What is California Veterans Connection
CVC was started in January 2019 by Chris and Andrea Ulicki with the goal to help better the quality of life for veterans and their families. Within our careers in healthcare we have noticed huge variations in the quality of life that people live, and how money and knowledge affect how quickly and what services are offered. Many times we come across patients that can not afford services or have special circumstances beyond what the healthcare system has to offer to better their quality of life and make things easier for them. We frequently come across social situations where some people just need a ride to appointments, help with the care of their pet, meals or discounts for services to help lessen a financial burden that improves their quality of life.  Andrea and Chris both have had grandfathers and other family members in the military. We have watched our family on fixed incomes struggle just to get affordable prescriptions. CVC was envisioned as a way to give back beyond our current jobs and pay it forward for the men, woman and their families that did so much for our country.  
Veteran Facts 
16.1 million living veterans served during at least one war
2 million veterans are women
7 million veterans served during the Vietnam War
5.5 million veterans served during the Persian Gulf War
2 million veterans served during the Korean War
The military men and women who serve and protect the U.S. come from all walks of life; they are parents, children, grandparents, friends, neighbors and coworkers, and are an important part of their communities. The courage of military service is something everyone can appreciate. 

Helping Our Local VA
Did you know that many Veterans that come into the hospital for long term treatment often do not receive it, because there is no where for their loved ones or their emotional support animal to stay. 
Did You Know
The number of homeless US military veterans in California fell 5.4% in 2018 but 28% of homeless veterans live in California.  Veterans are more likely than civilians to experience homelessness due to combat-related injury or illness, such as Post Traumatic Stress Disorder, Traumatic Brain Injury, or sexual trauma while in service. Theise traumas, if untreated can result in substance abuse which affects person's ability to earn a stable income. Homelessness in female veterans increased by 7% from 2016 to 2017, the women composed 15 of the active military.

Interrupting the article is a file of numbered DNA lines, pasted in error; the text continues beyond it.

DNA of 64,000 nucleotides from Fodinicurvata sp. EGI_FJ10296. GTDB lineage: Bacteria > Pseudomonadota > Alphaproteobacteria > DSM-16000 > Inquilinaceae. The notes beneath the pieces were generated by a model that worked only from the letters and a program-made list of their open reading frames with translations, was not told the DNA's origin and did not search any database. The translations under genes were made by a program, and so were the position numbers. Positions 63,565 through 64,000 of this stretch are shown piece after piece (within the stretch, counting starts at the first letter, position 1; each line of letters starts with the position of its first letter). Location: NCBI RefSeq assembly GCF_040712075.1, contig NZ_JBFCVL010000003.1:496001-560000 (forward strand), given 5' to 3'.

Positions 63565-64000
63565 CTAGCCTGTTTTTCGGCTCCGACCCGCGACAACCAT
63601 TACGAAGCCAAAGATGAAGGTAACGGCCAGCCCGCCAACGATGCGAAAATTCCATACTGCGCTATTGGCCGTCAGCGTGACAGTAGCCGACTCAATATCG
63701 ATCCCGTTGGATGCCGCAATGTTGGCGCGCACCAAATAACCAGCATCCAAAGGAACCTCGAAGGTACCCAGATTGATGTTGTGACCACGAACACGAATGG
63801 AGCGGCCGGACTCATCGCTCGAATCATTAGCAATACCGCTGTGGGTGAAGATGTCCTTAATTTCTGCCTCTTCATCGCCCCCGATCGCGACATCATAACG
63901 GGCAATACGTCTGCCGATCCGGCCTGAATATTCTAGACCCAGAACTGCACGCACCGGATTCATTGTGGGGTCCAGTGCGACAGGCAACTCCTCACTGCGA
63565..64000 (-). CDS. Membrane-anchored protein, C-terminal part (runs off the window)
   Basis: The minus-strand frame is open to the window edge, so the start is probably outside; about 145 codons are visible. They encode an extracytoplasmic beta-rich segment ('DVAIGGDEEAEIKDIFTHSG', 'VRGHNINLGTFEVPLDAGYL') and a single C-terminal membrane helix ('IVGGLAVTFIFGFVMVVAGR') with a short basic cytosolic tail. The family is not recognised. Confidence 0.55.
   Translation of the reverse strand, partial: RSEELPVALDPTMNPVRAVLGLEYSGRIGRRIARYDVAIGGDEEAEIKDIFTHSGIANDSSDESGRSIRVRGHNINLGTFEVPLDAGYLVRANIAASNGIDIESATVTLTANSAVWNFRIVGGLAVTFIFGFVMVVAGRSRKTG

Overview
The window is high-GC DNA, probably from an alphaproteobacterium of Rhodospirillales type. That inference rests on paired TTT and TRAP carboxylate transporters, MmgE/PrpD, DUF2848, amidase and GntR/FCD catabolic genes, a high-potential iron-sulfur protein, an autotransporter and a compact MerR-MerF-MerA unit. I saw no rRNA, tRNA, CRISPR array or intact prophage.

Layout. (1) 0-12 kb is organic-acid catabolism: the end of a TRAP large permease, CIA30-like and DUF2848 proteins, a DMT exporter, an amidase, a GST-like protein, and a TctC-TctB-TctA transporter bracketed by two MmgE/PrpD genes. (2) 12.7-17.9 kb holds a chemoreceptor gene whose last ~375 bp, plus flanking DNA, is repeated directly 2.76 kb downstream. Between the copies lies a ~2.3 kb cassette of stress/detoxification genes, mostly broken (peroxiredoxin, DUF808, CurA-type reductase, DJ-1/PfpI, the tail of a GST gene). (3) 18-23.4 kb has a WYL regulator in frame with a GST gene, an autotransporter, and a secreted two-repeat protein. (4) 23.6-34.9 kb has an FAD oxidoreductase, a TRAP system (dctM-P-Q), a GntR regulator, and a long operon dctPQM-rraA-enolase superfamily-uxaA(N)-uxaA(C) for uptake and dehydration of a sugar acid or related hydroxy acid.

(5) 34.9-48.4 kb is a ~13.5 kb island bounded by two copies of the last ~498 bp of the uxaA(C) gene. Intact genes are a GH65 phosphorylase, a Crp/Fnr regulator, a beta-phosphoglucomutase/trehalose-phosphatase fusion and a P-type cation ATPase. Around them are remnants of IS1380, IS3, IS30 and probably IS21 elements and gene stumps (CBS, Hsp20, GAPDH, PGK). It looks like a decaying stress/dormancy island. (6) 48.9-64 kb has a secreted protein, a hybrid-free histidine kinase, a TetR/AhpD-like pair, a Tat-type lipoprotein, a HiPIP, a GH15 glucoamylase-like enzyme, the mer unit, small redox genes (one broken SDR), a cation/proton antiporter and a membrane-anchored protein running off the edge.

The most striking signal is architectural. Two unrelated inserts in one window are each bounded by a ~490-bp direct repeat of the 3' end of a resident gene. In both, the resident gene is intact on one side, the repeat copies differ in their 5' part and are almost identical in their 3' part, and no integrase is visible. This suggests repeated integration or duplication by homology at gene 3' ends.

What can Service Dogs do for Veterans
Whether the injury sustained is sustained from shrapnel, a roadside bomb, or witnessing carnage, the pain and suffering of servicewomen and men is real and, for many, chronic. But the relief available is not necessarily the same for all veterans, particularly when it comes to the rehabilitative care offered by service dogs. Veterans who return home with physical impairments that hamper their mobility have the opportunity to obtain service dog benefits. Yet for those veterans whose injuries are psychological in nature, no service canine benefits are bestowed by the VA.
CVC is funded fully by Donations
California Veterans Connection is only able to accomplish our mission with donations from the community. Please help pay it forward to a Veteran that sacrificed everything for us. 100% of your donation goes directly to services to help a Veteran in need.